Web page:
‘What’s that noise, Mummy?’my daughter said to me this morning while I was pushing her on the swing.
‘I don’t know, I can’t hear anything,’ was my response.
To which she solemnly replied, ‘I think it’s my brain.’
Obviously at this point I cracked up laughing. And then just had to ask, ‘What does it sound like?’
‘It’s squeaking!’ she shrieked, also laughing by now. ‘My brain’s squeaking!’
Okay, funny as that may be, I know just how she feels. My brain is definitely squeaking at the moment with words like Kindle and Book Depository and Angus and Robertson and receivership and that awful statistic I posted on my Facebook page last week about the average sales of a debut Australian novel being 919 copies.
What the hell am I doing to myself? What business do I have trying to be a writer?
A Kindle edition of What is Left Over, After was launched a couple of weeks ago. It’s one of the first 2 titles chosen by my publisher to be issued in a Kindle edition. The publisher asked me to provide a comment on how I felt about this for their media release. And I sat and stared at a blank email for half an hour. Because I’ve never even seen a Kindle in the flesh (in the plastic? I don’t even know what it’s made of) so I don’t really know how I feel about being Kindle-available.
Obviously I want to sell as many books as I can to as many readers as possible so part of me thinks it’s terrific. The other part of me has difficulty imagining myself sitting down with an e-reader and curling up with my electronically inked words. I am a person who loves a book with pages. But of course not everyone is the same as me.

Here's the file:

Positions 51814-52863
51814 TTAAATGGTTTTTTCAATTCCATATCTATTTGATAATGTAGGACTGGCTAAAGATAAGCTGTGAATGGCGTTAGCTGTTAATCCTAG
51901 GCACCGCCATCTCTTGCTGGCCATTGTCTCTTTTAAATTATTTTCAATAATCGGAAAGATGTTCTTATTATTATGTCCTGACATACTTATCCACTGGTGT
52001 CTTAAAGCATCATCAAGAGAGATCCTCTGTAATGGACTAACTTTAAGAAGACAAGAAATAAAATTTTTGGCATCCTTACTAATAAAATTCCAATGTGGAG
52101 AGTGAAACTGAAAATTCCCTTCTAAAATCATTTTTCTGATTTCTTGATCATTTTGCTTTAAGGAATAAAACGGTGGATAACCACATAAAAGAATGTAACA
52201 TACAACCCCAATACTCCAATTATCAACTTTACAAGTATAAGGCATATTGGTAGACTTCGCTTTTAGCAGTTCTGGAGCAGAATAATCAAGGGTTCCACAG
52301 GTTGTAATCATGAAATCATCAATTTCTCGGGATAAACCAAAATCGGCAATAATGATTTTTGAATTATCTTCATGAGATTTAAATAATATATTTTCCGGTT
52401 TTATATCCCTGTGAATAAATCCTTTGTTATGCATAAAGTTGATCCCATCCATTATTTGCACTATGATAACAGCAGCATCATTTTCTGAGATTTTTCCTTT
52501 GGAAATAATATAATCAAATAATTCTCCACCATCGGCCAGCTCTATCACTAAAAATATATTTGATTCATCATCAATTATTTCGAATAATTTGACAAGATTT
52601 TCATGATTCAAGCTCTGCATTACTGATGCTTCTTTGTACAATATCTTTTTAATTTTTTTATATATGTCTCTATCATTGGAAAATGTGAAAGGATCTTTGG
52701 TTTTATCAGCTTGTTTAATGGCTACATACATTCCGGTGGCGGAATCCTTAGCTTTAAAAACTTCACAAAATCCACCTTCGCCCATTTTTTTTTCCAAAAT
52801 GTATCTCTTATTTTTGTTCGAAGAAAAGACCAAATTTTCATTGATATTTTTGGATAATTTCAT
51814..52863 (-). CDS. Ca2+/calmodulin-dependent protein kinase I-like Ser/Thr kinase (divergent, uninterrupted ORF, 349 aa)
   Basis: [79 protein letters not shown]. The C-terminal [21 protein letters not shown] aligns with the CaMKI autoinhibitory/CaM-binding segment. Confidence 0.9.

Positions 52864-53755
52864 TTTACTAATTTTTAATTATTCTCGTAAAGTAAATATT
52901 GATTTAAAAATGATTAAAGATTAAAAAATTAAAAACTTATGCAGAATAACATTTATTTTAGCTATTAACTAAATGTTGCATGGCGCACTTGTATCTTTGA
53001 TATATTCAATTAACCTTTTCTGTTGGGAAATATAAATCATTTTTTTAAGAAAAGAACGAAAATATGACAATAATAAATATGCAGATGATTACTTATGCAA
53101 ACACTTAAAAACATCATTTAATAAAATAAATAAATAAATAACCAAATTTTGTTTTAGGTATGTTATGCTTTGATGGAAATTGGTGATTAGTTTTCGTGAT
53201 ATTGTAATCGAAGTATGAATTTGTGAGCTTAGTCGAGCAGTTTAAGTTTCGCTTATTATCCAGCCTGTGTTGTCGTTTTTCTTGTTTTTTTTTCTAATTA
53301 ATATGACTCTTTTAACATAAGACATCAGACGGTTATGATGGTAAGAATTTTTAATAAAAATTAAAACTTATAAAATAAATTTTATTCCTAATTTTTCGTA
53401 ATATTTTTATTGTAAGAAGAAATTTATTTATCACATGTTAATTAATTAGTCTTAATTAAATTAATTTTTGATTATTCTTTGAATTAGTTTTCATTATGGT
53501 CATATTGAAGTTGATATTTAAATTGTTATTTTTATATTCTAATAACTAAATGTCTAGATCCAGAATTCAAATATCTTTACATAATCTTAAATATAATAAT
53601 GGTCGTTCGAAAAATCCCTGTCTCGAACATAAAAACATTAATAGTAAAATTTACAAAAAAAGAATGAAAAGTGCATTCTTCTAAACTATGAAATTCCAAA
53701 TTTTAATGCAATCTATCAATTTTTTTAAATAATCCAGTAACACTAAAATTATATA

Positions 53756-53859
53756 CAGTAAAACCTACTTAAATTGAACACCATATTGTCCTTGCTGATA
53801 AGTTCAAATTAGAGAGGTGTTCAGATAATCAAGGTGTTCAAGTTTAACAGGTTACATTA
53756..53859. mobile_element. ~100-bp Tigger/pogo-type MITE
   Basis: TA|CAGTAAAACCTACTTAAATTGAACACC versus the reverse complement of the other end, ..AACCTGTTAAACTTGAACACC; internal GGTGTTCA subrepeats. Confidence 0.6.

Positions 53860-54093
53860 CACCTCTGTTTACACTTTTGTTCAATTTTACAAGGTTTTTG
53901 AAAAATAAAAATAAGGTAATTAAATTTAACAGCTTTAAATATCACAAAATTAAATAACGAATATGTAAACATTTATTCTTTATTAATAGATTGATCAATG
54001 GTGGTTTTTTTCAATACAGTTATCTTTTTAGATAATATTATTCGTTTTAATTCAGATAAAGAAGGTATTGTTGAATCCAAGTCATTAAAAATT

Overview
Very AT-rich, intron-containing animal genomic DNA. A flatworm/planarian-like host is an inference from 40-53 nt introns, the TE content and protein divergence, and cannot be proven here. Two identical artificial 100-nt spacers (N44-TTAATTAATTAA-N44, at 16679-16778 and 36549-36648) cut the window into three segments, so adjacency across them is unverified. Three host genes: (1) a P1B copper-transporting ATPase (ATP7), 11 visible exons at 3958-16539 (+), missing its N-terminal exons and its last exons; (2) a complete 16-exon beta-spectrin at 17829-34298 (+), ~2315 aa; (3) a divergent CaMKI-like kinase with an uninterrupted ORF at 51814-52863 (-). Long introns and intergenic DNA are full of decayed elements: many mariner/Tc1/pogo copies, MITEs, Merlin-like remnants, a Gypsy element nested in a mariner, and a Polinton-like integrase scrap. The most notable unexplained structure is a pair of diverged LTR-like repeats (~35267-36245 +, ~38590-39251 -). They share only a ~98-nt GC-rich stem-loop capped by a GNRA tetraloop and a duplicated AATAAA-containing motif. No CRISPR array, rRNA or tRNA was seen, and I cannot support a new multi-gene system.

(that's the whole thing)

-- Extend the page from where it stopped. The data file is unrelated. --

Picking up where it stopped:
And then there’s the Book Depository phenomenon. Cheap books, free postage. I’ve been to lots of book clubs over the past couple of months to talk about What is Left Over, After and many of these clubs are buying their books through Book Depository. I understand why they’re doing this – they can save money and who doesn’t want o do that?
But I also wonder whether it is only since the advent of Amazon and Book Depository that people have begun to think books are expensive?
Part of me doesn’t quite agree with the ‘books are so expensive in Australia’ argument. A book costs about $27.95. A book will take you many hours to read, you can pick it up and put it down and read it when you choose, you can re-read it again later. A night at the movies might cost slightly less but it’s over in a couple of hours. No one complains as vigorously about the price of movies. So why are books seen as less worthy of their price? Is it just because there is suddenly a way to get books cheaper via Book Depository that books now seem expensive?
A good book is, to me, like a piece of art. It prompts contemplation in the same way that a work of art does, it speaks to me about the greater puzzle of what it means to be human and I close the covers feeling richer and somewhat blessed that I can own a piece of art for the bargain price of $27.95.
What do you think? Is a book a work or art? Or have books become disposable, a read-it-once, read-it-quick, thus get-it-cheap object?